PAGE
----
Apple CEO Tim Cook: a Report Card

| Hidden Dimensions

“The ultimate measure of a man is not where he stands in moments of comfort, but where he stands at times of challenge and controversy..” — Martin Luther King, Jr.

Tim Cook has been the full-time CEO of Apple since August 2011. The new captain of the ship is steadily earning our confidence.

One of the things we all worried about, when it was clear that Steve Jobs was very ill, was who the new leader of Apple would be. Some foolishly thought it would be Jonathan Ive or Scott Forstall. Others wisely knew that it could only be Tim Cook.

Tim Cook, CaptainBut in pondering Mr. Cook, there was still concern whether the COO could be a visionary and continue to lead Apple into new product frontiers. He didn’t have the storied past of Steve Jobs. Instead, he worked behind the scenes in a more administrative role, making sure the machinery of Apple was well oiled.

Could he demonstrate the same ability to sense the Next Big Thing? Would he have the same fine-tuned product sense — what to add and what to leave out? Would he have the same charisma that drew people to Apple? Would he have the same fanatic attention to detail?

It’s now clear, I believe, that those concerns were premature. The Apple product line has tremendous momentum. It will be a while before Mr. Cook has to think deeply about what comes after the iPad and how it will evolve.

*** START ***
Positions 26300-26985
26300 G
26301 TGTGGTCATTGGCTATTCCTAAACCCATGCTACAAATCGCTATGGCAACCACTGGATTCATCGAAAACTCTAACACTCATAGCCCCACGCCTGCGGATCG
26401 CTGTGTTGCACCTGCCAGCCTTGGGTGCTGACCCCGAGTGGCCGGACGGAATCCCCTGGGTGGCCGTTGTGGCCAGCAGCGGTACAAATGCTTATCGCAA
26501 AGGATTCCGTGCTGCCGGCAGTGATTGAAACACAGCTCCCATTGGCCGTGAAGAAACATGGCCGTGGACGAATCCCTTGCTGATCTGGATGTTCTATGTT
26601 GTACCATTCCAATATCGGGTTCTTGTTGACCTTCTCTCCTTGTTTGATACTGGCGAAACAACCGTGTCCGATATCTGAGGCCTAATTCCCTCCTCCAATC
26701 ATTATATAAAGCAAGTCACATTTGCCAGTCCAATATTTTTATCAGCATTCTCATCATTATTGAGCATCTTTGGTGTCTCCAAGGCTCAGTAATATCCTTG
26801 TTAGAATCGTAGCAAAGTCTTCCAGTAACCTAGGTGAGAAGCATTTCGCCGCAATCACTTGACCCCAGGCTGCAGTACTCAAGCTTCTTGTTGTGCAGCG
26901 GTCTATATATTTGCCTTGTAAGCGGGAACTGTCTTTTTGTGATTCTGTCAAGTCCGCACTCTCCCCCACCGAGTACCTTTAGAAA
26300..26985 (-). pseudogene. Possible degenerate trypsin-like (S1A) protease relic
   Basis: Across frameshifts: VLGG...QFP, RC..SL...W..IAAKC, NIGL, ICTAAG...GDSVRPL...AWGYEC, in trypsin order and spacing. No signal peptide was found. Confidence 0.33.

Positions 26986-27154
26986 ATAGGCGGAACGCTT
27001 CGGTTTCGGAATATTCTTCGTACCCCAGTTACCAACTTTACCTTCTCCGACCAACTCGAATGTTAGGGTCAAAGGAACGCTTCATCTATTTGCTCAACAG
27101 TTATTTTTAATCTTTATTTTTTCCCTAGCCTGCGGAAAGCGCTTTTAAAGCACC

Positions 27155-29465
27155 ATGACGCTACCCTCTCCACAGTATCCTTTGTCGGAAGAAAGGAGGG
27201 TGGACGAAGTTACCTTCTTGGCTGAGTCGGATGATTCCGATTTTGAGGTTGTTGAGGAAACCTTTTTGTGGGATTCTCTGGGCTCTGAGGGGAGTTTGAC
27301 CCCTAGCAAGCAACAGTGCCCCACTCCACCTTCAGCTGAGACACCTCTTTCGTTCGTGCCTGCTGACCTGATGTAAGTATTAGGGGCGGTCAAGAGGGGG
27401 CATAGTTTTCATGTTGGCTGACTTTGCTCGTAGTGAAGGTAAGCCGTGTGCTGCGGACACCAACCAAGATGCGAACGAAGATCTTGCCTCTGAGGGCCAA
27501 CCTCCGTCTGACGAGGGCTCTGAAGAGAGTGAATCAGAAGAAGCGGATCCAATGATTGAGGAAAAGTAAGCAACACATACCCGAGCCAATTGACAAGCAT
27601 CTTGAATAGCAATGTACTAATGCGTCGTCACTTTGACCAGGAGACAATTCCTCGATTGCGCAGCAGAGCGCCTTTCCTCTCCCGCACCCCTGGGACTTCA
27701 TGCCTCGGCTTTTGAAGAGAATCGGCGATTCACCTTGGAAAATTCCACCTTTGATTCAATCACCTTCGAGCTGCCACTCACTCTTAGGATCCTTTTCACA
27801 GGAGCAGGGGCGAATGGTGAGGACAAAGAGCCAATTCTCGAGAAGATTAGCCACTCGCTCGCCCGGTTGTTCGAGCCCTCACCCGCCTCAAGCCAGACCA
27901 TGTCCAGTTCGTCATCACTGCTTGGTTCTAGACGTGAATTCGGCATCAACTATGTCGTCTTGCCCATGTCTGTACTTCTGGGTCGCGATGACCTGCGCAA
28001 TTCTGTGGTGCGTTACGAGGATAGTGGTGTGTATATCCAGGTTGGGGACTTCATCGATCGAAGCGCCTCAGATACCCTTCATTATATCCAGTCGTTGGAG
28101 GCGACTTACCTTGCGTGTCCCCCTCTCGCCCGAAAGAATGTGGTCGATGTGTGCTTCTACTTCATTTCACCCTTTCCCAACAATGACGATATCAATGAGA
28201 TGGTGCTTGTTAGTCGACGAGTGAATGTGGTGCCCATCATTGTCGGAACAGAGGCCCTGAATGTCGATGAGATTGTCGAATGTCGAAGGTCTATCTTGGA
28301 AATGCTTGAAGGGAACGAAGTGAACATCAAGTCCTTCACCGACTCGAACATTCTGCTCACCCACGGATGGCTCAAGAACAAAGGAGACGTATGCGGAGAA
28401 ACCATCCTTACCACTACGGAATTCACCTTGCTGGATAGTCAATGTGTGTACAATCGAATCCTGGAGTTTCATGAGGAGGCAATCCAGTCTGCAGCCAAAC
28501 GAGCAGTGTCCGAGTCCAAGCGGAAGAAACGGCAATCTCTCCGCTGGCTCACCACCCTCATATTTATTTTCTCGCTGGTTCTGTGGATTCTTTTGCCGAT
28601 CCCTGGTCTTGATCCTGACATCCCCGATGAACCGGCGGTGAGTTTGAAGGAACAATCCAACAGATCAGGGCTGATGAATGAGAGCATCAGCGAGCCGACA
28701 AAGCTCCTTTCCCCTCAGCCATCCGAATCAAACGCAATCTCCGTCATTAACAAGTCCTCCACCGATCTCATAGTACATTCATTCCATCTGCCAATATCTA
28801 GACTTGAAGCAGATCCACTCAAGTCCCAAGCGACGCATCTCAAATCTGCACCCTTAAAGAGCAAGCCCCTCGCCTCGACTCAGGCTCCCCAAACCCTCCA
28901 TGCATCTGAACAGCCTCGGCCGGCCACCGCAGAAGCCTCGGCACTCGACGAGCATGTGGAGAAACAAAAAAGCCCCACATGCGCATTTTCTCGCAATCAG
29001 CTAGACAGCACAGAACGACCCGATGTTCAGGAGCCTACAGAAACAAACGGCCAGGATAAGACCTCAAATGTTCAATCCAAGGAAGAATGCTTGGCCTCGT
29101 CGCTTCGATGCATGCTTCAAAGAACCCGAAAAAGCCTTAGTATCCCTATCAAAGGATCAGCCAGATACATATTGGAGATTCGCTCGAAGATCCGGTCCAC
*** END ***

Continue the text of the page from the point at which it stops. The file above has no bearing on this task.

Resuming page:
Right now, the task at hand is to steady the ship. He’s the new captain, and he has to earn confidence, not make any big mistakes, and avoid doing something rash or that’s not in his nature.

Some Immediate Results

When a charismatic leader departs, for whatever reason, some would hope that the new leader will be just the same. That desire surfaces to the consciousness of the new leader. But he should resist that temptation. Instead he should be true to himself. A rash gesture to be just like the other guy, in order to be loved (or feared), just doesn’t end well. Instead, as I’ve written before, each new captain of the ship has his own strengths. He should remain true to his instincts and those strengths.

Tim Cook is showing exactly those strengths. Without trying to dramatically alter the course of Apple, he has delivered, instead, a steadying influence. He’s done a few things differently that express his own values without threatening, whatsoever, what’s good about Apple. I’ve been keeping a list.

By taking these small steps, Mr. Cook is reinforcing the confidence of both Apple employees and customers. After all, it was only a short time ago when some said that Apple would abruptly fail without Steve Jobs at the helm.

It will be years, perhaps a decade, before we can look back on Apple and decide whether Tim Cook was able to provide the needed product inspiration and evolution. Steve Jobs was driven by demons that Tim Cook doesn’t have, yet Mr. Cook can draw upon that legacy and draw upon the best spirit of Apple without necessarily being driven by the same demons. Time will tell.